BizWritingTip reader: “You always mention about having an up-to-date dictionary. Can you please tell us if there is any up-to-date internet dictionary that we can refer to?”
BizWritingTip response: I prefer a hard copy dictionary because in looking up one word I often glance at surrounding words and in helps to keep my English “fresh.” (Online dictionaries seldom show other words.) And I just like the feel of paper. My favourite source is the Oxford Canadian Dictionary.
But I realize my views on this topic may now be passé so I decided to search for a good, online source I could recommend.
There are a number of sites to choose from. However, there is a cost associated with some of them, and other sites require that you download the dictionary itself – which I am loath to do.
The Merriam-Webster Dictionary site at www.merriam-webster.com/dictionary is also good. Although it is not a Canadian source, the dictionary did not reject the Canadian spelling of certain words. For example, it accepted both travelling and traveling. (Doubling the “l” in words with a suffix is a Canadian thing.)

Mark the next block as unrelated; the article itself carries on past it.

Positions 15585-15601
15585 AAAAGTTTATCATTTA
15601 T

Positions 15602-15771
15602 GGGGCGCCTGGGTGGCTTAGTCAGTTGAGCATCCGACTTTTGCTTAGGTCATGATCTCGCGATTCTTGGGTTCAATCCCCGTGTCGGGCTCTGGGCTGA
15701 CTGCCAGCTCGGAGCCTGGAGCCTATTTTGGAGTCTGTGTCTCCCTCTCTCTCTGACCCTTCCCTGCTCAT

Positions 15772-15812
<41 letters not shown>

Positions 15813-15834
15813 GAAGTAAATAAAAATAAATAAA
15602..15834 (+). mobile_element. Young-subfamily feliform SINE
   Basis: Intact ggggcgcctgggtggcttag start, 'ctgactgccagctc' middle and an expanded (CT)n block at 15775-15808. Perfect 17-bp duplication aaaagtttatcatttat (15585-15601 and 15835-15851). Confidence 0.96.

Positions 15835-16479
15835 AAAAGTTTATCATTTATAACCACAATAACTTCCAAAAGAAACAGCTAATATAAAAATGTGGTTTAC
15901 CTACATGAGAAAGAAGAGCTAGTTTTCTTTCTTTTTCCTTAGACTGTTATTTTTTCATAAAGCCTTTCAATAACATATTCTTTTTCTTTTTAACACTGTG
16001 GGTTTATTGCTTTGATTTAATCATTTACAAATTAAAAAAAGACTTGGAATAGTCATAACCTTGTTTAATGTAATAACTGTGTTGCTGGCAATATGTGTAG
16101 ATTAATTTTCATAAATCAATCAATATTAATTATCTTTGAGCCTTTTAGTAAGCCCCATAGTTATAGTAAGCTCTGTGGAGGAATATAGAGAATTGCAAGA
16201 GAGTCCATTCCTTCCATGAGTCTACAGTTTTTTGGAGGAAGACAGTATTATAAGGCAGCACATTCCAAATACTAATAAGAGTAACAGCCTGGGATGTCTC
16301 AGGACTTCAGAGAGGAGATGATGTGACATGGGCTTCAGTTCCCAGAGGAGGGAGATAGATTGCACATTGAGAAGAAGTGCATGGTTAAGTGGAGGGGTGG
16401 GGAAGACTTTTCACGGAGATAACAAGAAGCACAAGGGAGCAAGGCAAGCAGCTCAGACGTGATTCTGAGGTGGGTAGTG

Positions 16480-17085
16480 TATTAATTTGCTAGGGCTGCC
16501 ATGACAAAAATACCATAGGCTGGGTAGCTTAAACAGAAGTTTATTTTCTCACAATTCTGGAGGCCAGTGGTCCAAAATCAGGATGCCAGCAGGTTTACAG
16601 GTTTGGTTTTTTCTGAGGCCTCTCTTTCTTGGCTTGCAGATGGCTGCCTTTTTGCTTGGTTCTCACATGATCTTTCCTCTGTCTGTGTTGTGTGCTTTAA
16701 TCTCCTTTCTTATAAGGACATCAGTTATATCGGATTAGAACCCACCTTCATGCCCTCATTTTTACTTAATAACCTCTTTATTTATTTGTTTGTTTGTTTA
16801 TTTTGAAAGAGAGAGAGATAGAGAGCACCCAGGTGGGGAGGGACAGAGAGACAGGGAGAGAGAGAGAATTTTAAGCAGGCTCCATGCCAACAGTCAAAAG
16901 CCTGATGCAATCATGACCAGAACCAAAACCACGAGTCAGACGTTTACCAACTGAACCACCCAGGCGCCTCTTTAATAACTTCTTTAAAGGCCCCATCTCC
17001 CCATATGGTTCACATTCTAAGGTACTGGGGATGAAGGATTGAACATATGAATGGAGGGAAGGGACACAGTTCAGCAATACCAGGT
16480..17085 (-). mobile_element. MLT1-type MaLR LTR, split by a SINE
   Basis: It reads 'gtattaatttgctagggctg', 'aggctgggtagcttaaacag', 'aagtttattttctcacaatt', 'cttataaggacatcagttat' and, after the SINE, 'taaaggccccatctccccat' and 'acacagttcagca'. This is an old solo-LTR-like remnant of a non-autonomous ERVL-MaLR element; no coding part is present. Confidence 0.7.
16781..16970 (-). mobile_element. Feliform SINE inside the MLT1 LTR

I would love to hear from any readers who have a favourite source they may want to pass along. It must be free, easy to access, and preferably Canadian. Remember we are looking for more than a site that just provides synonyms. We want to be able to understand the meaning of word, its pronunciation, and its usage.
By the way, when carrying out this research I found an October 3 news release announcing that the entire staff of the Canadian Oxford Dictionary has been laid off because of declining sales.
Apparently, the company will continue to publish the Canadian Oxford Dictionary with the assistance of Canadian freelancers and the lexicography department in Oxford, England. Yes, I must definitely get with the times.